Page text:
New Hospitals Near Border in Mexico Offer Cheaper Treatment Options for Americans

November 20, 2008

(ChattahBox) — While many people have crossed the border to Mexico to buy cheap medication few probably have considered undergoing complicated medical procedures there—at least, not until now. Medical tourism, which used to be mainly for elective surgery, and aimed at people who could afford weeklong trips to one of the many hotspots throughout the world, is becoming an increasingly viable source of more basic health care.  The industry grossed an estimated $60 billion in 2006 and is expected to hit $100 billion by 2012, according to the Confederation of Indian Industry and McKinsey and Co. Generally, people travel to foreign countries for better deals on procedures ranging from breast implant surgery to in vitro fertilization cycles, or for access to experimental surgeries that haven’t been approved at home.

In America, where 47 million people are uninsured and many millions are underinsured, merely need to cross the Mexican border to find treatment that can cost half or less of what it does in the United States. As American hospital chains are starting to buy into Mexico; with Dallas-based CHRISTUS Health has built six hospitals in Mexico, through its partnership with a Mexican chain. Most of its doctors are Mexican with Mexican medical degrees.

The Mexican health-care option is particularly appealing for Texans because the state has such a high uninsured rate; it was 25 percent in 2004. Along the border, that number is even higher. Incomes in the area are low, too, so even when employers do offer insurance, the cost of medical premiums still may prohibitive for employees, according to a 2007 report prepared by Texas state authorities.

And though hospitals on the U.S. side pour hundreds of millions of dollars a year into charity care, they and other community health centers are strained. The Hope Family Health Center in McAllen—right across the border from Reynosa—sees from 50-100 uninsured patients a week, but always has a waiting list, says interim executive director Rebecca Ramirez, who adds that she has some family members who will drive to Mexico for their medical care.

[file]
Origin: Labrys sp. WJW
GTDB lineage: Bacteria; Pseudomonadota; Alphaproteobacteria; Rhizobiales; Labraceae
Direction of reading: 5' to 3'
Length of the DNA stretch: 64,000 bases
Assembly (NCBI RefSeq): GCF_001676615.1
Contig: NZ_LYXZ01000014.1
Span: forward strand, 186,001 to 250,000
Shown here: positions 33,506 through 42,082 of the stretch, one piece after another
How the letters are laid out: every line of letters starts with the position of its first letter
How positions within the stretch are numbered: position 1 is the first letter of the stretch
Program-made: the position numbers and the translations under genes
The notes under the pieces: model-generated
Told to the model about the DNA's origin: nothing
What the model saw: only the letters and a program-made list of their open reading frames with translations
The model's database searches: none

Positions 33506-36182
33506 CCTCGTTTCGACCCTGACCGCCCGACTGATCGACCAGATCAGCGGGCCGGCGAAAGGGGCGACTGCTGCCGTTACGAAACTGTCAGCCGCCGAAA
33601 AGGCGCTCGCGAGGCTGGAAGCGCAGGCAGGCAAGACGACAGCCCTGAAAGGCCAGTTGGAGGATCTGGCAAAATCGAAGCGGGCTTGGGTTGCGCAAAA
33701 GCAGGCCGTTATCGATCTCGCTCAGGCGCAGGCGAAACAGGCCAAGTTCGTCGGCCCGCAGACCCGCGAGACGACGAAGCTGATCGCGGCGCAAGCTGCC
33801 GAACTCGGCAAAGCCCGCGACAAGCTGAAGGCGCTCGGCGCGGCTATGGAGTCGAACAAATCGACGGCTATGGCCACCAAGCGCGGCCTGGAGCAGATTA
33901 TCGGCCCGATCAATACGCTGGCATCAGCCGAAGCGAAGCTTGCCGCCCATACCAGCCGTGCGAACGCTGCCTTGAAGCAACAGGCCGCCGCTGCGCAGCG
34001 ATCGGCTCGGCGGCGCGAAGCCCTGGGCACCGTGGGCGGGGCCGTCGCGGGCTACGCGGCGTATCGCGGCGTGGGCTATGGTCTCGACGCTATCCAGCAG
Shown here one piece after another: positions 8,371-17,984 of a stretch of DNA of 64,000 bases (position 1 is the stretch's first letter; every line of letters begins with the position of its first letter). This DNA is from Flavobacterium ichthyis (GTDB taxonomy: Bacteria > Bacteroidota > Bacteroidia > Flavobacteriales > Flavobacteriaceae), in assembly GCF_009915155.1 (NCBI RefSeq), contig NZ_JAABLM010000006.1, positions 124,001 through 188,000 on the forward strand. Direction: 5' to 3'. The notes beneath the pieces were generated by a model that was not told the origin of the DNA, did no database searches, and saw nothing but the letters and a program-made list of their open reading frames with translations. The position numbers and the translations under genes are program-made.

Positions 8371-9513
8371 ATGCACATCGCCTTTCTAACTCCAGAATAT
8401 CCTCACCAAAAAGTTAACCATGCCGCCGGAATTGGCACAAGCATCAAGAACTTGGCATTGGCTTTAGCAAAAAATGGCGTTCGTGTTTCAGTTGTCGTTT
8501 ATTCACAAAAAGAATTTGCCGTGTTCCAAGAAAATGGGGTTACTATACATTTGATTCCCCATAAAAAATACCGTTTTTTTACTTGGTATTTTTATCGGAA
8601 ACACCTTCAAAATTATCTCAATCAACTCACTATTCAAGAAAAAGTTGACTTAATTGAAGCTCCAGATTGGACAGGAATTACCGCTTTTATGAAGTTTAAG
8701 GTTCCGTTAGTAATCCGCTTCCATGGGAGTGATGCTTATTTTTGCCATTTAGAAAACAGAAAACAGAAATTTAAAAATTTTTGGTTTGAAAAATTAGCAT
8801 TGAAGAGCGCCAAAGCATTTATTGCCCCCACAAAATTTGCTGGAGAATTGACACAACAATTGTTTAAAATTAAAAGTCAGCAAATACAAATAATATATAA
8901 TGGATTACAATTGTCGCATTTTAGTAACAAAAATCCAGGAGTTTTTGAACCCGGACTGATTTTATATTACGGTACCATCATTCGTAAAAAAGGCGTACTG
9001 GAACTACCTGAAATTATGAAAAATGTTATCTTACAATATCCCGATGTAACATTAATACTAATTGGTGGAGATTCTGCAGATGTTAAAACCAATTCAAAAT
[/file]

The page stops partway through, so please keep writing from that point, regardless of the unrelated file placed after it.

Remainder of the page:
Older Americans who live near the Mexican border have always crossed in search of dental care and pharmaceutical drugs, neither of which are fully covered by Medicare. This growing demand for lower-cost procedures is fueling an increase in hospital construction, often in developing countries and targeted in part at foreign customers. Mexico’s largest private-hospital chain, Grupo Empresarial Angeles, is building 15 new hospitals over the next three years and hopes foreigners will make up 20 percent of their patients by 2010, up from 5 percent now.

American chains are getting into the act, too: International Hospital Corp. in Dallas has five Mexican locations, one close to the American border. And CHRISTUS, which bought a majority stake in Mexico’s Grupo Muguerza in 2001, has grown a two-hospital chain to eight hospitals nationwide. CHRISTUS representatives say they’re expanding to benefit Mexican patients but remain very aware of their increasing American clientele.

Insurers are looking into cross-border health care, as well. For years, Southern California’s Blue Cross Blue Shield has offered a cross-border health insurance plan that grants drastically reduced premiums to patients who get certain procedures performed in Mexico. But not all proposals have been met with excitement: Texas state Sen. Eddie Lucio, who represents counties including Cameron and Hildago, last year proposed a bill that would have allowed U.S.-based insurers to cover health services in Mexico for Texans living within 75 miles of the border. The bill didn’t make it out of committee.


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